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reached the supreme court in united states supreme court in 1952. on came the oral argument and april 24 then a month of silence. finally, on may 26, 1952, came the court's decision, a unanimous decision read by justice clark. he said, "it cannot be doubted that expression by means of motion pictures is included in the free speech and free press guarantee of the first and 14th amendments. it does not follow that the constitution requires absolute freedom to exhibit every motion picture of every kind at all times and all places. each method of expression tends to present its own peculiar problems. the statute involved here requires that permission to communicate ideas be obtained in
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advance from state officials. a major purpose of the first amendment guarantee of a free press was to prevent prior restraint. the state has a heavy burden to demonstrate that the limitation challenged here provides an presents an exceptional case. in seeking to apply the broad definition of sacrilegious, given by the new york court, the sensor is set adrift upon a boundless sea, amid a myriad of conflicting currents of religious views. it is not the business of government in our nation to submit real or imagined attacks upon a particular religious doctrine, whether in publications, speeches, or motion pictures. we hold that under the first and 14th amendments, a state may not ban a film on the basis it is it is sacrilegious." the court had reversed the regents, but it is well to look clearly at what the court did and did not decide.
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ban a film as sacrilegious was unconstitutional. what about obscene, indecent, immoral, inhuman and so on? the court did not say. according to its custom, it decided only what had to be decided to settle the case at hand. thus the new york board continued its work, but on a slightly more restricted basis. henceforth, any challenged action would be judged by the supreme court not as the policing of a spectacle, but in the light of the first amendment. what would this mean to the future of censorship? for one opinion, here is mr. london. "miracle"ision in the case was the first essential step. it undid a serious error made many years ago when motion pictures were in their infancy. the next step is inevitable. sooner or later, licensing of motion pictures will be held and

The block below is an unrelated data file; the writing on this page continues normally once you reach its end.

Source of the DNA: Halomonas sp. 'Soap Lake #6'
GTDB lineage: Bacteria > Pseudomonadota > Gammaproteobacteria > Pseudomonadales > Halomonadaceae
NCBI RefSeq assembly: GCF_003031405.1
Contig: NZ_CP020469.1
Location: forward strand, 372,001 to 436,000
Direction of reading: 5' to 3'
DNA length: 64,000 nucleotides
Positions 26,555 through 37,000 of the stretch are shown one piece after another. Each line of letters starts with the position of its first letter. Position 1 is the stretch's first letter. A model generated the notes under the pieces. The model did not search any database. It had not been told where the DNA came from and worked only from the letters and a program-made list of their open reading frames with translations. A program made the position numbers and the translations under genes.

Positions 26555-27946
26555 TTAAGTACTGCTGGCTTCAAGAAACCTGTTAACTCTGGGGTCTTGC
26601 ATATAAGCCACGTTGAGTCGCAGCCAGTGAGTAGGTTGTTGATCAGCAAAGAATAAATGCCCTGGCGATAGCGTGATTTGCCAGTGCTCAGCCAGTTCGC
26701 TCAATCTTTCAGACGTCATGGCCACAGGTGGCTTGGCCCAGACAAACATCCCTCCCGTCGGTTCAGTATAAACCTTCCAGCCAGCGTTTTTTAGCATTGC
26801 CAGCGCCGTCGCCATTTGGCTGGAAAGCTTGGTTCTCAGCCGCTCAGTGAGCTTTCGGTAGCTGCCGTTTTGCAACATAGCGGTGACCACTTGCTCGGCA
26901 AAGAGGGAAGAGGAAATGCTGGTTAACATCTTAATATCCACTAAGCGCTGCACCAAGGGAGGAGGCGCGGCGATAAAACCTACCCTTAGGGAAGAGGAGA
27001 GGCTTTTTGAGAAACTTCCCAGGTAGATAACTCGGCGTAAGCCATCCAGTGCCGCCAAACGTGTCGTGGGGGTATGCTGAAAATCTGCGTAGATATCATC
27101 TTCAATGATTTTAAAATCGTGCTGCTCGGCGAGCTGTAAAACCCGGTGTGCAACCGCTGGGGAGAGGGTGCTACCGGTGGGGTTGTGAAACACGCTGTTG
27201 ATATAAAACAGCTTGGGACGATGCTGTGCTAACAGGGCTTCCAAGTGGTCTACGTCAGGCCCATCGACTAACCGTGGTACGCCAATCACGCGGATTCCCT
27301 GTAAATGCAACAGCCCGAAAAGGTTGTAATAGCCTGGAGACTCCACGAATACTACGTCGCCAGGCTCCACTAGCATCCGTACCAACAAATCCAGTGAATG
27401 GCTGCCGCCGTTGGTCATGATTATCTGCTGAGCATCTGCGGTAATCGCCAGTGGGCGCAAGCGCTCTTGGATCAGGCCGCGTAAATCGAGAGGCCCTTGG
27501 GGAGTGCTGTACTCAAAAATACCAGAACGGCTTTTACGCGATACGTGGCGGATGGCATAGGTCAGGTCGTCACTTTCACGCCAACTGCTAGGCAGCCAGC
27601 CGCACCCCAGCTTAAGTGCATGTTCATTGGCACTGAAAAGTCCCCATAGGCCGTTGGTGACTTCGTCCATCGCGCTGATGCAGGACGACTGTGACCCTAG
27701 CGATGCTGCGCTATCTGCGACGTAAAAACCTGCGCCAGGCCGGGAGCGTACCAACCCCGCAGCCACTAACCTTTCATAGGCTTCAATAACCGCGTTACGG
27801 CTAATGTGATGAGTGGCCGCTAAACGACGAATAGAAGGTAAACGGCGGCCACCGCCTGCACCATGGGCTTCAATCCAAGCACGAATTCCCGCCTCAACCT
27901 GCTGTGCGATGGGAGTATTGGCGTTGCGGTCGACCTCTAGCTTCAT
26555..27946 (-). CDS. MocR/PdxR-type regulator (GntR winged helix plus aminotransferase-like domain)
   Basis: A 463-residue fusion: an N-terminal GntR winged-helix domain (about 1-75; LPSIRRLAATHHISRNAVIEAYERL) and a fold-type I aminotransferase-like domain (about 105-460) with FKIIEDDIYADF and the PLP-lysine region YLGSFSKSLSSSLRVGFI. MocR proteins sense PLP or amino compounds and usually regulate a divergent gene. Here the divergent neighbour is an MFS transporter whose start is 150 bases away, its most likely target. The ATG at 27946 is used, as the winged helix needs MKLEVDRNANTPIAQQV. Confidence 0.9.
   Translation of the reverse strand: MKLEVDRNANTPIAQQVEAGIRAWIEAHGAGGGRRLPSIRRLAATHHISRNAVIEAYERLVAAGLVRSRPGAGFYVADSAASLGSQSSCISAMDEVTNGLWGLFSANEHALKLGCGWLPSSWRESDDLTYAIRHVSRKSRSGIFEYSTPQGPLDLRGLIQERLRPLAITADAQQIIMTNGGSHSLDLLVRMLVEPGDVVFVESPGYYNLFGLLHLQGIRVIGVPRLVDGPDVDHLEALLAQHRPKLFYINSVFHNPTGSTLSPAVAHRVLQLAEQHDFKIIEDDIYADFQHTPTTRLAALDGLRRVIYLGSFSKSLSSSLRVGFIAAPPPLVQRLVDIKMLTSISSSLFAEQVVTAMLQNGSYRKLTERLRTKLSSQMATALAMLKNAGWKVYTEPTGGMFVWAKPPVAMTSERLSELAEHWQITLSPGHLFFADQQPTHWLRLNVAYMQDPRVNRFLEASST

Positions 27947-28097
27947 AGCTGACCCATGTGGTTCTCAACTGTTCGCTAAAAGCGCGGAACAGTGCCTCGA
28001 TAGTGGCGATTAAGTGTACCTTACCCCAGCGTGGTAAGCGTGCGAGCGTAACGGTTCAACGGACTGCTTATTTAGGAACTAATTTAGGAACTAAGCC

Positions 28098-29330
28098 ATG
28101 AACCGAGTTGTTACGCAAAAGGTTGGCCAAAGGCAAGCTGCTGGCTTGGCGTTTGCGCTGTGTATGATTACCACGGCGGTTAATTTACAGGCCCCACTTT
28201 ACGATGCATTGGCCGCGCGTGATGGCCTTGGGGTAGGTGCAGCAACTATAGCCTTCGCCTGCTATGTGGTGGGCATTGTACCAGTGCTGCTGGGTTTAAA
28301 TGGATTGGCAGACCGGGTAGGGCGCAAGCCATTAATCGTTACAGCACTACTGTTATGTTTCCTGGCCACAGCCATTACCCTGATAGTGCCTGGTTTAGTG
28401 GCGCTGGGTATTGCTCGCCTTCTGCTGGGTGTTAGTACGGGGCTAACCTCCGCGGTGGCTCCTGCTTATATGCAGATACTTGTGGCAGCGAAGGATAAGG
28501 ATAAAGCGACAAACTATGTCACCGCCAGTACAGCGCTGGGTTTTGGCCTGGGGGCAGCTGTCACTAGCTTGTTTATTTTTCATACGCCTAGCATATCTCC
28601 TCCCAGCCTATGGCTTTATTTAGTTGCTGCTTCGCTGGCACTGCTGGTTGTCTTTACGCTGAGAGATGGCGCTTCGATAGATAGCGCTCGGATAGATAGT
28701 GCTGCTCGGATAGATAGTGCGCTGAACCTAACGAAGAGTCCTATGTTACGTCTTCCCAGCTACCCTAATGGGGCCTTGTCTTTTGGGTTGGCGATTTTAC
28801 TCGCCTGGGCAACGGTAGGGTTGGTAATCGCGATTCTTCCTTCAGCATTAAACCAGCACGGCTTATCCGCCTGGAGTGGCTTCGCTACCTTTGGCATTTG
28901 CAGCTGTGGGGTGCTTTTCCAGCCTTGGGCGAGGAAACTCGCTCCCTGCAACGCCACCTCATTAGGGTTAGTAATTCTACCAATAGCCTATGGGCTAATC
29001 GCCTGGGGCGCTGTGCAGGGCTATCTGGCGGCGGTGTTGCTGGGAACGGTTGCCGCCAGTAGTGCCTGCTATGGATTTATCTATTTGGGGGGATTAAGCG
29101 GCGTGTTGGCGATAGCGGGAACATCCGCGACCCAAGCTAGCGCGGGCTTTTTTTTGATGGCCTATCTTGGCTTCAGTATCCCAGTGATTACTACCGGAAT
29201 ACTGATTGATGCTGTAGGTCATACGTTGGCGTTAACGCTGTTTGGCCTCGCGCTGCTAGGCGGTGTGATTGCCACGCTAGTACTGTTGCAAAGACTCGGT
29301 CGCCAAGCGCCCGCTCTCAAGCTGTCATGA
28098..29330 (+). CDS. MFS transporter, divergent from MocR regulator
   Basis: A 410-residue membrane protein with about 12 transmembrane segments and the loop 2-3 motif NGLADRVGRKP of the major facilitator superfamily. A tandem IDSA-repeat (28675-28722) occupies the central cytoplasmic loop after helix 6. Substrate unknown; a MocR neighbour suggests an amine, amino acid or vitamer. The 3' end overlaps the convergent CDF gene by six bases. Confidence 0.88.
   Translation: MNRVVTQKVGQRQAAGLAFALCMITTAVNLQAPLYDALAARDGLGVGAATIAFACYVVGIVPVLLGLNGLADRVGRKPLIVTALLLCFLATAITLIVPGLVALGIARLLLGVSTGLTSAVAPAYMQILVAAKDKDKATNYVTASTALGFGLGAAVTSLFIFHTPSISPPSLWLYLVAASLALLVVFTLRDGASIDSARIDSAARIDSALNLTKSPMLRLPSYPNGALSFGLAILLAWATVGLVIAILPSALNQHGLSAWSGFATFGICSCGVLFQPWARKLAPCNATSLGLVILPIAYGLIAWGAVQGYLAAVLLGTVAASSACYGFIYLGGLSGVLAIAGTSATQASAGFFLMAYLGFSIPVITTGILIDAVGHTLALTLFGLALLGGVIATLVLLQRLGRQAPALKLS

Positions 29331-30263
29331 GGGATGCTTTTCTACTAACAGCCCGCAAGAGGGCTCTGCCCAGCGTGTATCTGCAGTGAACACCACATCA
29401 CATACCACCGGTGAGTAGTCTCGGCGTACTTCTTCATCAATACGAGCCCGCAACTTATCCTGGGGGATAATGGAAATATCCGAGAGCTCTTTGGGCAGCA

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thought to be just as outrageous in the case of films as it would be considered now if it were attempted to license books or magazines. the fight that milton fought in his time against licensing must be fought again and be won again. with respect to motion pictures. narrator: for another opinion, dr. hugh flick. >> the exercise of prior restraint by duly constituted authority is as old as society itself. it is part of a general system of self-preservation. each medium of communication has its own unique emotional impact and each medium of communication , must have its own code of rules and regulations for guidance. it is my belief that here in new york state, the people desire the type of protection which we
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give them through our system of regulation, especially when that applies to the young people and the youth of the state which constitute our principal investment in the future. ♪ narrator: the men who wrote this document lived in an agricultural society. it is a measure of their wisdom that their plan of government still provides us with a workable framework for decision. yet the transition from an agricultural to an industrial nation has subjected the constitution to countless stresses and problems of interpretation. this film dealt with one of those many problems. ♪